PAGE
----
ABC News' Jon Garcia, Karen Travers and Jake Tapper report:
Vice President Joe Biden told the Veterans of Foreign Wars today that as American troops end their combat mission and start their advisory mission in Iraq, the Iraqis are ready to take over and run their own military.
“The Iraqis are ready to take charge,” Biden said. “Some said the draw down would lead to increased violence. They were wrong.”
Violence in Iraq has decreased to such a degree that you’d hardly recognize it from just a few years ago, he said. “Today (the Iraq Security Forces) are 650,000 strong and already leading the way to defend and protect their country,” the Vice President said, adding that he’s made 13 trips to Iraq — four of them since President Obama put him in charge last year of overseeing the Iraq policy.
Biden’s comments come as the White House prepares for President Obama also to give a speech to mark the end of the combat mission. That speech will come some time next week, officials said.
With the change of mission at the end of August and with thousands of troops streaming out of the Iraq, Biden praised the work of the US combat soldiers.
“This is the finest most fierce group of warriors that this nation has ever created in our entire history,” he said to thunderous applause at the VFW convention in Indianapolis.
The 50,000 troops remaining after Aug 31 will carry on the new mission of “advise, assist, train and equip Iraqi forces,” he said. That will include helping conduct counter terrorism operations, provide security for the US personnel working in Iraq and help protect critical infrastructure in the country. But Biden added, “They know how to fight if they have to.”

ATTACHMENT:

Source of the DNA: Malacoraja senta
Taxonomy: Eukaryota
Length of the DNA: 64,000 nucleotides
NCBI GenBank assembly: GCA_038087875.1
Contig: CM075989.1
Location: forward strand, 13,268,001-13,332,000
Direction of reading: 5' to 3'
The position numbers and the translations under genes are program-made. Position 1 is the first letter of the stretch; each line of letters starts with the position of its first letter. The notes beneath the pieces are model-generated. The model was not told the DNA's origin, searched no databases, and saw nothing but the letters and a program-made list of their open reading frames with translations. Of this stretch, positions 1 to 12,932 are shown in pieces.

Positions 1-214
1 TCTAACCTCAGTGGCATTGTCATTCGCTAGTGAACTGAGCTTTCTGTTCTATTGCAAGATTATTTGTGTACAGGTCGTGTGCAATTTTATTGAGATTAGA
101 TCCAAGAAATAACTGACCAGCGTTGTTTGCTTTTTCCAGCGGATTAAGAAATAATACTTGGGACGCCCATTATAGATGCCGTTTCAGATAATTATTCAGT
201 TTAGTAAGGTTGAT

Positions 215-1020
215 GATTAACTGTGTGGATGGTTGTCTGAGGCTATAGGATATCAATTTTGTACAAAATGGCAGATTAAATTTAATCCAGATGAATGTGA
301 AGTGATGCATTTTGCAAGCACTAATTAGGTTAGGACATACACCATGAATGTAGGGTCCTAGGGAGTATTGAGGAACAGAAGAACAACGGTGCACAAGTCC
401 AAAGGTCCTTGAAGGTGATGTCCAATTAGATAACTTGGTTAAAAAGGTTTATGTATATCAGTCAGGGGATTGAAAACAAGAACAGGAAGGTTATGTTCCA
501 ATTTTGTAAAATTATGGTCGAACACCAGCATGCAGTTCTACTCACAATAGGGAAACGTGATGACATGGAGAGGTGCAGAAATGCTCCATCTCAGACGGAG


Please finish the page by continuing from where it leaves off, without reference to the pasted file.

Biden also emphasized that the political system in Iraq, though not always pretty, is working.
“Politics, not war, has broken out in Iraq,” Biden said. “Although its taking a long time to form a government … I’m absolutely convinced that they are on their way to doing that.”
He also emphasized worry about Iranian influence on the Iraqi political system turned out to be unfounded.
“Lemme tell you something, Iranian influence in Iraq is minimal. Its been greatly exaggerated,” he said. “The Iranian government spent over $100 million trying to affect the outcome of this last election to sway the Iraqi people and they utterly failed.”
As evidence, Biden pointed to the fact that Iraqi political players Nouri al-Maliki, Iyad Allawi and Massoud Barzani are all “persona non grata” in Iran.
And the draw down, he said, does not mean the end of US engagement. “We are in the process of following on President Bush’s proposal for a long term relationship,” Biden said. That includes new trade and opening consulates in major Iraqi cities.
On Afghanistan, Biden said the US is just now getting what it needs to do the job, with about 100,000 troops and 10,000 troops and trainers provided by allies.
“Folks, don’t buy into ‘we have failed in Afghanistan,’” Biden said. “General (David) Petraeus now, only now, has all the resources the strategy called for.”
Biden also praised recent legislation that provided more funding for wounded military family caregivers and made new rules for accepting diagnosis, saying troops suffering from Post-Traumatic Stress Disorder will now getting the treatment they deserve.